This year I went on a little road trip and enjoyed a couple of concerts by my favorite band, They Might Be Giants. (Now, of course, they didn't book Charlotte on the tour, even though TMBG is geek rock, and Charlotte is home to more than enough geeks to pack Tremont Music Hall for a night. Just think of all the IT people and computer geeks that it takes to run a major banking industry town like Charlotte. If you're one of those geeks, by the way, let me recommend TMBG to you. They're so nerdy, you'll love them. But I digress.)
The first show I attended was in Atlanta, where every street and building is named Peachtree, and visitors are required to get lost once or twice in the course of their stay. The concert I went to was in Buckhead, which is the part of town that is just like Charlotte. There were gazillions of sports bars, a Have a Nice Day Cafe, a Bar Atlanta and the prerequisite Irish pub. So if you go to Atlanta, hang out in Buckhead -- at least if you want to feel at home. The only difference between Atlanta and Charlotte is that Atlanta has a few other neighborhoods, too.
Actually, being in Atlanta really made me appreciate Charlotte. The traffic there is just out of control, and the average speed limit on the interstates is probably 80 or 90, which almost makes you appreciate gridlock. And the housing in Atlanta, in addition to being exorbitantly priced, is also just plain scary. In Buckhead, for example, it seemed that all the housing developments were gated communities; one of these communities was actually called "The Plantation," which is the height of irony. Rich white people were the ones who initially brought slaves to the United States, which of course the slaves were not happy about. Once slavery was forcibly ended in the South, racial and socioeconomic strife grew. So what did the rich white people do? Naturally, they moved into gated communities to protect themselves from poor black people, and they call their bricked-up fortresses "plantations." Don't tell me they don't have a sense of humor down in Hot-lanta.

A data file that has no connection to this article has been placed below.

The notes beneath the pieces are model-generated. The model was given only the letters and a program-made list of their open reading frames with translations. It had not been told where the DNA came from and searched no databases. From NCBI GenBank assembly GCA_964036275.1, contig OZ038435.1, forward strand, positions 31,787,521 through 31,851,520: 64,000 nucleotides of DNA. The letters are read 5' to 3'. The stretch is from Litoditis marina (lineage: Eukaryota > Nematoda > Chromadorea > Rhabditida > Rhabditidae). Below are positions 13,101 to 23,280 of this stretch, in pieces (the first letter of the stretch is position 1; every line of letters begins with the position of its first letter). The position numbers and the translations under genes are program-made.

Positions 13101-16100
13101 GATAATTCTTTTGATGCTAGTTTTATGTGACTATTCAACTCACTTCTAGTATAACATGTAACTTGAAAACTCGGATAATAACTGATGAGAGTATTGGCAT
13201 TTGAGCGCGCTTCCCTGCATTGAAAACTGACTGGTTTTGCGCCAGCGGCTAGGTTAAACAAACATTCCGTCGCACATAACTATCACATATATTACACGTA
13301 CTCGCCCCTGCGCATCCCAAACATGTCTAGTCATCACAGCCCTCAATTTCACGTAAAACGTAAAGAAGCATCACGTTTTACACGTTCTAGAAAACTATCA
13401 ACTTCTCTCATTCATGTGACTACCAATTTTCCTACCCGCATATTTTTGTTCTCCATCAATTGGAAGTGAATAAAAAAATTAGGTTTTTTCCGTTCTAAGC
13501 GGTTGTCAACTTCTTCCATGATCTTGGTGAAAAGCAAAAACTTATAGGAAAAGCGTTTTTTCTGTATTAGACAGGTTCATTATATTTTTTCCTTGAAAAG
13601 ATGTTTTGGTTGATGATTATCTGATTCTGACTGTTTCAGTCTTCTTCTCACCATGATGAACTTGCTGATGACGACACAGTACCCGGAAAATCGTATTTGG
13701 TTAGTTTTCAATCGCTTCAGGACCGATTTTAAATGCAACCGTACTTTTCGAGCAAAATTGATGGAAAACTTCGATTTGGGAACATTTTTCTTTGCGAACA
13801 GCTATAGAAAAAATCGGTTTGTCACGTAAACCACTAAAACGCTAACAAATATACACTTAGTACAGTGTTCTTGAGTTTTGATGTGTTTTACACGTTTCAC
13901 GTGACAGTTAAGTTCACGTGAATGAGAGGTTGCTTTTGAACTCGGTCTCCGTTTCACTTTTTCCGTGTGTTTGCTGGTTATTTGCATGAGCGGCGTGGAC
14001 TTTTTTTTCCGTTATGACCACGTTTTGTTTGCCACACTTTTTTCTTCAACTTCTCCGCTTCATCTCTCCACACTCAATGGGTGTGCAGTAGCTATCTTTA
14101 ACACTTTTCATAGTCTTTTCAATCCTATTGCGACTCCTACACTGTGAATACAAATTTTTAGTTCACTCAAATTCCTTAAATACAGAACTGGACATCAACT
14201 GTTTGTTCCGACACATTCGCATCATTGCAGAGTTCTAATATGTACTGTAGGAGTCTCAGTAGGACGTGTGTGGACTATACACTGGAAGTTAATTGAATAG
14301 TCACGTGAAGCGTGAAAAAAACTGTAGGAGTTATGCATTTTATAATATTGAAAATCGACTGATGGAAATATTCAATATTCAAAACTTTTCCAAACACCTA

Anyway, once we got to the Buckhead area and found our concert venue, we were chagrined to discover that it was an all-ages show. I'm not trying to cast aspersions on you young folks, but normally I hate being at a rock show with you. I enjoy concerts for the music, while the below-18 set seems more inclined to enjoy smoking cigarettes and looking old. Plus, having seen a show at this location before, I was expecting it to be fairly awful. Smoking and drinking, leading to cigarette burns and beer bottles to trip over, were rampant the last time I was there. There was a time in my life when a concert wasn't much fun unless there was plenty o' smoking and drinking. These days, it's the opposite. (I know, I know, I'm a young fogey.) But I was pleasantly surprised by this concert. Everyone standing down in front of the stage was a fan, and I didn't get a single whiff of cigarette smoke. Which isn't to say that the place didn't smell fairly foul by the time the show was over because it did. You get that many people smooshed together, hopping up and down for a couple of hours, and you're going to get yourself some funk.
There are very few things that give me the feeling I get at a really good TMBG concert. It's like being around family, only instead of being your actual family, it's a family you picked. It's a family you actually have something in common with, aside from genealogy. It's just cool to stand in a crowd of a hundred people, every one of whom actually know all of the words to "Why Does the Sun Shine? (The Sun is a Mass of Incandescent Gas)." Hey, I mentioned earlier that it was geek rock.
Onward. The next day we were back in the car driving to the next TMBG concert location: Charleston, SC. This drive took us through some desolate spots in Georgia and South Carolina, and in one of them I made a terrifying discovery that changed my life forever. It was Easter Sunday, and there on a street corner in some small town was a man with a sign that said, "THE BUNNY IS A LIE!" You might want to sit down. It turns out that there is some sort of religious holiday associated with Easter. It's not just about candy and Easter baskets. Needless to say, I was floored and spent the rest of the drive to Charleston immersed in deep reflection.
But I perked up in time for the Charleston concert. The family atmosphere wasn't exactly the same, although there were some Charlotteans present, but it was a lot of fun just to watch the College of Charleston students drink, dance and smoke pot all evening. I have to admit that by this time, I was ready to get home. Charlotte may not have They Might Be Giants concerts, but at least the traffic's manageable, we haven't grown into one giant gated community yet, and nobody here is out for the blood of the Easter Bunny. *